If I have no choice but to enlarge the slot, how would I do that? I made these models in CC. Would I just have to add another circle and tell it to do a pocket cut? Or what?
Do you guys think using a 3 fluted cutter is worth a try? I happen to have this one, from Harvey Tool:
Cutter Diameter: .125" (1/8)
Length Of Cut: 1.000"
Overall Reach: 1.000"
Shank Diameter: 1/8"
It looks like your feed rate is way too high for a Normad.
I got that speed using G-Wizard, and have been able to run at it pretty well up till now. I did think it was too fast when I first started experimenting with it, but after a few nervous attempts with no issues, it seemed like it would be ok.
I also tried lowering the speed and the plunge rate by nearly half, but got the same result. Admittedly that was with a dull cutter…
@ApolloCrowe If I do need to make the slots wider, would it suffice to just make them wider for half their depth?
As I see it, looking at the video, Richard is right.
But as I hear… When I hear the sound of the cutting process, it hurts my ears.
I hear a quite unhappy cutting process. I hear resonances, vibrations.
This maybe affects the stability of your strategy mounting the stock to the base.
Can you give more information on how you fix the stock?
Agreed, it sounds dreadful. I don’t suppose anyone could post a video of a Nomad machining some maple (or other hardwood), in long passes, at a reasonable speed, so I can hear what it ought to sound like, could they? I feel like based on the sound, this is running right at the edge of chatter.
I suppose it could be my fixturing. I’m just using the excellent Nitto Tape at present. I have prepared the rest of the blanks for this process with holes so they can be mounted to the bed with screws - since they are 8x8 they take up all space where I could use any kind of vises etc.
What is most vexing is that this did not happen for so many identical pieces, running the exact same program, and now suddenly it is. I wish I knew what changed. Could the addition of the pockets in the top of the piece be causing it to flex?
Have you checked your leadscrews for dust or dirt? Lubricated them?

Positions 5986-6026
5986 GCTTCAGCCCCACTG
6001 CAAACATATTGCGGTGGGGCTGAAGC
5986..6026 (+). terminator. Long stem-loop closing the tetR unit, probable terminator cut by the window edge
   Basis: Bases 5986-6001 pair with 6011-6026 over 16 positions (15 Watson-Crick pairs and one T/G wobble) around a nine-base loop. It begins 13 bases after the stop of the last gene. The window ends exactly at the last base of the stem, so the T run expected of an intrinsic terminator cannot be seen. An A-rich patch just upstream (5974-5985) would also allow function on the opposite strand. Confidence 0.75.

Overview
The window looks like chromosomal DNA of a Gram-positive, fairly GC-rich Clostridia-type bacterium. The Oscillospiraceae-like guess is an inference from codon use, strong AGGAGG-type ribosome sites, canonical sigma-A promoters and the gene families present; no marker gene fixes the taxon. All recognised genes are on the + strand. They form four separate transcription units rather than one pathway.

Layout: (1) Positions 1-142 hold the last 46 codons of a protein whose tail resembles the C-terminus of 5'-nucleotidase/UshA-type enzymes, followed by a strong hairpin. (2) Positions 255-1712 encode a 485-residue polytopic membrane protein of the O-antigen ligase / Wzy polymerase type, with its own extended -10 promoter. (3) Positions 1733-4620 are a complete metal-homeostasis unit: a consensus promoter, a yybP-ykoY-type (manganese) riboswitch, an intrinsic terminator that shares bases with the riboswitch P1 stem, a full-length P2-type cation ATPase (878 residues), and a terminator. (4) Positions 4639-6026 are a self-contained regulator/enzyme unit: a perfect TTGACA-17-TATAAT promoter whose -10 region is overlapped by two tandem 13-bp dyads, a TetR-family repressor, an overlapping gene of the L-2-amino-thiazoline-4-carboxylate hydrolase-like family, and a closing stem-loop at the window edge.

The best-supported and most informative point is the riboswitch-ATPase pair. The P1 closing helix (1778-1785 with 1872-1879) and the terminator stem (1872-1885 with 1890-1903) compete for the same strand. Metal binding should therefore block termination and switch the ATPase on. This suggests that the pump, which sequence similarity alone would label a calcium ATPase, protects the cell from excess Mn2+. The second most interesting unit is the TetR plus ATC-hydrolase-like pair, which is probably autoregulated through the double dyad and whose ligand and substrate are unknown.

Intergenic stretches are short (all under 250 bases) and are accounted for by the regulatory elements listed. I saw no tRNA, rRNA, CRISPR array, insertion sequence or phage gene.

Hopefully once we can puzzle out your difficulty it will be something amenable to being added to the operating checklist: http://docs.carbide3d.com/article/41-machine-operating-checklist (should that be revised / updated / adapted for the Nomad? It was written w/a Shapeoko in mind).
Exact same program, but you added more Pockets.
You added more Ring cuts?
The wood is pulling inward is my guess.
@ApolloCrowe Yes! The pockets are cut first. They are about 5mm wide, and stop 10mm from the bottom of the blank. Then I cut the slots, which go nearly all the way through, stopping just .2mm from the bottom. Previous frames were made with only the one larger frame, and not the two smaller ones inside it. I got so hung up on the feeds and speeds being the same as before, it didn’t occur to me what had changed. I can’t believe I didn’t think of it.
Here’s an annotated image to make it clear:
Do you think if I cut from the outside in, first doing the pocket, then the two slots to cut out the frame, and then moving to the next one inside of that, and so forth, that it would help with the issue?
Also, should I slow it down?
A pocket operation would alleviate the work grabbing the tool at depth.
Im curious if a center out would be better or not.
One thing at a time to diagnose the issue.
If you want a quiet cut, yes slow down.
If you dont mind the noise, and you want to up your production, It may be a good time to get a Shapeoko to help with the heavier cuts.